Real estate experienced gains during the week, contrary to broader equity markets.  Residential REITs outperformed mortgages, while U.S. outperformed international sharply, perhaps due to the tailwind of again lower interest rates.

Commodities gained on the back of energy.  Crude oil rose +6% from just under $48 to $50.70/barrel upon anticipation of OPEC extending supply cuts during their meeting next week.  Then again, we’ve come to expect week-to-week volatility as contracts have been vacillating between the range of $45-55.  Industrial metals and precious metals also gained, the latter due to flows away from equities toward safe haven assets.

Period ending 5/19/2017 1 Week (%) YTD (%)
DJIA -0.32 6.35
S&P 500 -0.32 7.24
Russell 2000 -1.09 1.23
MSCI-EAFE 0.98 13.45
MSCI-EM -0.67 15.47
BlmbgBarcl U.S. Aggregate 0.48 2.05
U.S. Treasury Yields 3 Mo. 2 Yr. 5 Yr. 10 Yr. 30 Yr.
12/31/2016 0.51 1.20 1.93 2.45 3.06
5/12/2017 0.88 1.29 1.85 2.33 2.98
5/19/2017 0.92 1.28 1.79 2.23 2.90

Sources:  LSA Portfolio Analytics, American Association for Individual Investors (AAII), Associated Press, Barclays Capital, Bloomberg, Deutsche Bank, FactSet, Financial Times, Goldman Sachs, JPMorgan Asset Management, Kiplinger’s, Marketfield Asset Management, Minyanville, Morgan Stanley, MSCI, Morningstar, Northern Trust, Oppenheimer Funds, Payden & Rygel, PIMCO, Rafferty Capital Markets, LLC, Schroder’s, Standard & Poor’s, The Conference Board, Thomson Reuters, U.S. Bureau of Economic Analysis, U.S. Federal Reserve, Wells Capital Management, Yahoo!, Zacks Investment Research.  Index performance is shown as total return, which includes dividends, with the exception of MSCI-EM, which is quoted as price return/excluding dividends.  Performance for the MSCI-EAFE and MSCI-EM indexes is quoted in U.S. Dollar investor terms.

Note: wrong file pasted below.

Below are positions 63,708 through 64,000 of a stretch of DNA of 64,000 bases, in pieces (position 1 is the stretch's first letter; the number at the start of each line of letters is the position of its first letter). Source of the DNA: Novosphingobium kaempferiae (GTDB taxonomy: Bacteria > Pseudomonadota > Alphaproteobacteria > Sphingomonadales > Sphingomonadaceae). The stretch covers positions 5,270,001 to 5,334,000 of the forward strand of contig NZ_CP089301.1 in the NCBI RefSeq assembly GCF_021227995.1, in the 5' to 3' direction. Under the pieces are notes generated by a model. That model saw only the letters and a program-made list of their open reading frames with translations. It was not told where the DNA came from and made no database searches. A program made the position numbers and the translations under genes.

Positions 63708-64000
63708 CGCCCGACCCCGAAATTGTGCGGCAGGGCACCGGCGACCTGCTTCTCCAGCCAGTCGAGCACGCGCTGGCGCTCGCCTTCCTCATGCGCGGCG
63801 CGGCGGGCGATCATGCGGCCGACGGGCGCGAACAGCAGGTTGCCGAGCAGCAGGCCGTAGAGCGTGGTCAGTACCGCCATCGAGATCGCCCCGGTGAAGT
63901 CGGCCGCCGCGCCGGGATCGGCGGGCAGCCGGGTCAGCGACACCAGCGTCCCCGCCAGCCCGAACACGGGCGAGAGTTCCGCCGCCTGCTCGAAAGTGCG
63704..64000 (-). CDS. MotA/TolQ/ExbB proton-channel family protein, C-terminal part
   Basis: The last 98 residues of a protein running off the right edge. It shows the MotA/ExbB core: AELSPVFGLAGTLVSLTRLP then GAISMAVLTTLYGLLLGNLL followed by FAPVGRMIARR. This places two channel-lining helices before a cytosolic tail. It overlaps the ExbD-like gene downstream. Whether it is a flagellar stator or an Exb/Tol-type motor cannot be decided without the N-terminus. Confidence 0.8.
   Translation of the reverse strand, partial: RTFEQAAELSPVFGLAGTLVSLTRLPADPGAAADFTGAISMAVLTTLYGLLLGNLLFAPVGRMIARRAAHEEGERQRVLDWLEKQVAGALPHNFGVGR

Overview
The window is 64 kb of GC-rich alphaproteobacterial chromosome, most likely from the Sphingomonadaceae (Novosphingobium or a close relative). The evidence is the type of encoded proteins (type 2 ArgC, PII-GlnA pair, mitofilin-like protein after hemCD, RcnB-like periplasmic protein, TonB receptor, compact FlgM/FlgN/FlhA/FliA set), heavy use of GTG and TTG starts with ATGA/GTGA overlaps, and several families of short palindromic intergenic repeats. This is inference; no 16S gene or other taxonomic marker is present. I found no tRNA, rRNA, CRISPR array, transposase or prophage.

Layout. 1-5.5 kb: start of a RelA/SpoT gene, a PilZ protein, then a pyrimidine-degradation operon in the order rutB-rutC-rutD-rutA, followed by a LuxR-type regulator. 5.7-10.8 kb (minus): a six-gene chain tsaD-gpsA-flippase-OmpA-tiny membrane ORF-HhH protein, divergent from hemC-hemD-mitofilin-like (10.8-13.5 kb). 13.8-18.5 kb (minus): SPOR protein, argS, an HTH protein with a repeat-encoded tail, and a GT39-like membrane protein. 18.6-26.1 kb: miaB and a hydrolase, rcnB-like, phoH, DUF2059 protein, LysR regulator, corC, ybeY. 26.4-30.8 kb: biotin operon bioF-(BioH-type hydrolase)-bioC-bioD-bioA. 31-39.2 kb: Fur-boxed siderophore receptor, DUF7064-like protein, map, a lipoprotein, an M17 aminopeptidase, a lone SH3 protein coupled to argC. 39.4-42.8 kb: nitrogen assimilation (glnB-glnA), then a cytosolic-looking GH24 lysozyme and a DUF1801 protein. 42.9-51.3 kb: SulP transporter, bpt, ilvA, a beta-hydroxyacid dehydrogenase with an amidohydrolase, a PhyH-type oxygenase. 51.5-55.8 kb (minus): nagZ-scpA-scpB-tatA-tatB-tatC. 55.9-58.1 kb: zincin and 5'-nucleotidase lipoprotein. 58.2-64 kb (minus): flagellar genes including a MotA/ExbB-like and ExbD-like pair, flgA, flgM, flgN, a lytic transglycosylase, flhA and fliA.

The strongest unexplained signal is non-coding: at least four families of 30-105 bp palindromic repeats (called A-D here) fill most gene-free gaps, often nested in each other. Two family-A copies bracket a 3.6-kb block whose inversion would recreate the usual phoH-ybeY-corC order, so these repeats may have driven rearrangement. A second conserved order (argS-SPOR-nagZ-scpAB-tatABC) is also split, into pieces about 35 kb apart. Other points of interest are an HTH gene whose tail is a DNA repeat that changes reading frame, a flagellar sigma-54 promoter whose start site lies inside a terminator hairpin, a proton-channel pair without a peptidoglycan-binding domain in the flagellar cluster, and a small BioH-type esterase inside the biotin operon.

The information above has been obtained from sources considered reliable, but no representation is made as to its completeness, accuracy or timeliness.  All information and opinions expressed are subject to change without notice.  Information provided in this report is not intended to be, and should not be construed as, investment, legal or tax advice; and does not constitute an offer, or a solicitation of any offer, to buy or sell any security, investment or other product. 

Advertisements
This entry was posted in Economic News and tagged , , , , , , , , , , , , , , , , , , , , , , , , , , , , , , , , , , , , , , , . Bookmark the permalink.

Leave a Reply

Fill in your details below or click an icon to log in:

WordPress.com Logo

You are commenting using your WordPress.com account. Log Out /  Change )

Google+ photo

You are commenting using your Google+ account. Log Out /  Change )

Twitter picture

You are commenting using your Twitter account. Log Out /  Change )

Facebook photo

You are commenting using your Facebook account. Log Out /  Change )

Connecting to %s